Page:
I had plans to forego my usual three-in-one reviewing pattern for this season ofThe 100, but time got the better of me and I found myself lagging behind. I'll try to pick up the slack for next week's episode.
Two things are emerging from this season: a theme and a twist. The theme is one of every individual doing what they honestly think is right, with "right" being generally defined as "what's best for my people." As such, tension emerges between the principles of unity and tribalism; the understanding that everyone is of the same origin versus the cracks that are emerging not only between Arkadians and Grounders, but the factions within those groups.
And chillingly, the person doing the most to unite people is Jaha and his City of Light plot, which has suddenly become incredibly more interesting.
The season's "twist" is that despite the lengthy build-up of the Ice Nation and its Queen over the course of the show, it transpires that they're dealt with pretty quickly, leading to the Ark itself as the Big Bad of season three. Furthermore, they've felt the need to make one of our regulars a part of this new antagonistic faction, perhaps to give it a personal edge, or to try and muddy the waters with its treatment of ethical conundrums (ie, do we justify or support bad decisions when they're being made by someone we like?) The role falls to Bellamy, and more than any other creative decision, this is proving to be the contentious point of the season.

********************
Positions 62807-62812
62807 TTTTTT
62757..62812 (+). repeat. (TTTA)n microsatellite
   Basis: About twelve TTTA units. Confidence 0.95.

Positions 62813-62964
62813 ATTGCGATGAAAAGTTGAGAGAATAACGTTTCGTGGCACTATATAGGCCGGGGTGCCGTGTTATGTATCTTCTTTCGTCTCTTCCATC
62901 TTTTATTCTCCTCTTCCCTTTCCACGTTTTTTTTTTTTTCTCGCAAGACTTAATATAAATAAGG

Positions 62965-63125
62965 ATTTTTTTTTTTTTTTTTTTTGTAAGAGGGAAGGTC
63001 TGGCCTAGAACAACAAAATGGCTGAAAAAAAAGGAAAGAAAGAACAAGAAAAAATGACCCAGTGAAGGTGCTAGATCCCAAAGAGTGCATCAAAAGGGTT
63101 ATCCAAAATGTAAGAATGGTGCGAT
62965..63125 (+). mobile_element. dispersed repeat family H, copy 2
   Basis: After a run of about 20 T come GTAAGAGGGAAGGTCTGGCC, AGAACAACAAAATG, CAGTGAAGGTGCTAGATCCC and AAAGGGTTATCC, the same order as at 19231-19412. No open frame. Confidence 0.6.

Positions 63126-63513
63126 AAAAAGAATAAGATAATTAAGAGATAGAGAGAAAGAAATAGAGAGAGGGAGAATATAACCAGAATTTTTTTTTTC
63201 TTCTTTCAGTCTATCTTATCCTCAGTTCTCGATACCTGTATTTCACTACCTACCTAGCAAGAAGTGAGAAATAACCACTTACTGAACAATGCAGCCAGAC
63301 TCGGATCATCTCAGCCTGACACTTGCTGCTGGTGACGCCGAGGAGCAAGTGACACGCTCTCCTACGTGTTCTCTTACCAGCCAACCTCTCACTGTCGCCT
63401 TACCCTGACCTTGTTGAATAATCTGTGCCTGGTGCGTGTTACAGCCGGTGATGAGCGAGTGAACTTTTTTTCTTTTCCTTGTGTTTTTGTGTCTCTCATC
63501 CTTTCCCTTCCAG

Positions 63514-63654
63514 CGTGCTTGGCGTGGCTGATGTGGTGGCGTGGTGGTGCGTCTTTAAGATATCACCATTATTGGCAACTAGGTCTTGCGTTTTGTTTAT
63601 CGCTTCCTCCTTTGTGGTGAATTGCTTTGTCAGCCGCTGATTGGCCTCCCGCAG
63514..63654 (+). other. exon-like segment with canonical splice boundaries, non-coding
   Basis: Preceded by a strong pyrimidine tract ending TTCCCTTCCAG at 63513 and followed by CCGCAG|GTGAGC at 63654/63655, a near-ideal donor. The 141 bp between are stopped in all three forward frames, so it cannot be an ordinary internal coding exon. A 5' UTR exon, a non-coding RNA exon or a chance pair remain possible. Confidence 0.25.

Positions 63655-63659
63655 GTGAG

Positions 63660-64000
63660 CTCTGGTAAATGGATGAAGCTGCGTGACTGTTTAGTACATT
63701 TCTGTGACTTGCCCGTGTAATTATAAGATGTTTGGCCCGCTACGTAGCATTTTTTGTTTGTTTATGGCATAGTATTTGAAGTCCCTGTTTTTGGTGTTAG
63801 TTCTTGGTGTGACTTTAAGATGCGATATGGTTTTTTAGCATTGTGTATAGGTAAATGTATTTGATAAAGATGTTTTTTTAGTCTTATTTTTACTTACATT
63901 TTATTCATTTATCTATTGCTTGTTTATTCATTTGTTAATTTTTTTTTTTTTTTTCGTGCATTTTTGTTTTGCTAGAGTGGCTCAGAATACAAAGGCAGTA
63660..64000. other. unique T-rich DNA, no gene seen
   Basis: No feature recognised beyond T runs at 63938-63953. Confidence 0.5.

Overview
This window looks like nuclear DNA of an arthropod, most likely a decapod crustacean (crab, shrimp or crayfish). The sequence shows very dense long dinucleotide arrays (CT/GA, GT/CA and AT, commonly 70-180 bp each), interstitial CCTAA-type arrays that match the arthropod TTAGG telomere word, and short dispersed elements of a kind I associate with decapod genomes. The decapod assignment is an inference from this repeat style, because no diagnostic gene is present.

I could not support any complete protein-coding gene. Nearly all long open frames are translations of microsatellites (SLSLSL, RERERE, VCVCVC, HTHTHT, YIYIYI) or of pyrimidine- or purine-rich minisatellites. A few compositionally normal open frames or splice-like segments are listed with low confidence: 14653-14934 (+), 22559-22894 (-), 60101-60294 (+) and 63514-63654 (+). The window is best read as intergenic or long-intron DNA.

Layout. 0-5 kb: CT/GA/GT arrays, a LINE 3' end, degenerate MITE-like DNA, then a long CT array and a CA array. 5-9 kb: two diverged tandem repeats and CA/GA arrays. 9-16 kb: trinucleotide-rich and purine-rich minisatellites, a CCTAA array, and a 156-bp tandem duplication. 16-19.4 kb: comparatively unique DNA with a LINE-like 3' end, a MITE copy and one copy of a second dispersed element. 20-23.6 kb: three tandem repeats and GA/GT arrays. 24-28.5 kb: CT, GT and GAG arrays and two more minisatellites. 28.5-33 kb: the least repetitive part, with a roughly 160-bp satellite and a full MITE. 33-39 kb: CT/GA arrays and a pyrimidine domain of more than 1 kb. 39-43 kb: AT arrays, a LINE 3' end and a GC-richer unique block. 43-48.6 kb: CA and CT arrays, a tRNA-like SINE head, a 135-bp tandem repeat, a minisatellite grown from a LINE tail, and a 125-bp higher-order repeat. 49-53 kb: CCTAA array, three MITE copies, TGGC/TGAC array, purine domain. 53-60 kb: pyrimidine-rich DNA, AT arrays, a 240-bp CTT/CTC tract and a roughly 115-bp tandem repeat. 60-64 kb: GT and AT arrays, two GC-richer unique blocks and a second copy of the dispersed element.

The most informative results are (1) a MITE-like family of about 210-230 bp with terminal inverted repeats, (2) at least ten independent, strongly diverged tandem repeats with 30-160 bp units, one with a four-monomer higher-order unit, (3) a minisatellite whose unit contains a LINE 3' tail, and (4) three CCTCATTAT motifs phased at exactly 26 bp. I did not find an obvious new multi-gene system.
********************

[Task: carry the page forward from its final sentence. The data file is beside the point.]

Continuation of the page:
Yes, I'm back! Sorry I've been out of commission for so long, breaking one of the cardinal rules of blogging as a result (always provide regular updates) but study with the Open Polytechnic suddenly intensified and I found a project deadline looming that needed my full attention.
But it's all over now, so I can return my attention to more interesting matters. TV shows! I've been keeping up with The Shannara Chronicles and The 100 and their less-than-exemplary creative decisions, so hopefully I'll have some reviews up soon. Until then, here's the last instalment of The Tunnel to tide you over.
When I started this rewatch, I made a deal with the universe that by the time I reached its final episode we would have some news on its next season – and ho, the universe delivered! We now have a range of promotional pictures (scroll down), a teaser trailer (that doesn't give much away) and a full trailer (which is entirely in French).
Hey, it's better than nothing, and it looks as though Angel's role has been expanded upon. And is that Emilia Fox? Morgause and Guinevere together again! Okay, that doesn't make much sense considering those two characters didn't interactonce inMerlin(unless you count a brief reaction shot inThe Eye of the Phoenix) but I'm going to beso annoyedif they don't share a scene in this forthcoming season.
On with the review. Since this is the final episode, please expect SPOILERS below the cut.
If this episode was an indicator of the rest of the season, then it's going to be a great season. It jettisons the Jaha subplot entirely in order to focus on the political machinations taking place in the Grounder capital of Polis, where three agendas are in play: Lexa's, the Ice Queen's, and (to a lesser extent) Roan's.
So can we all safely agree that this was Angel Coulby’s episode? Whenever she’s given the chance to unleash, she always delivers, whether it’s finally becoming Queen, or singing jazz in front of an audience, or this – coping with a life-or-death situation.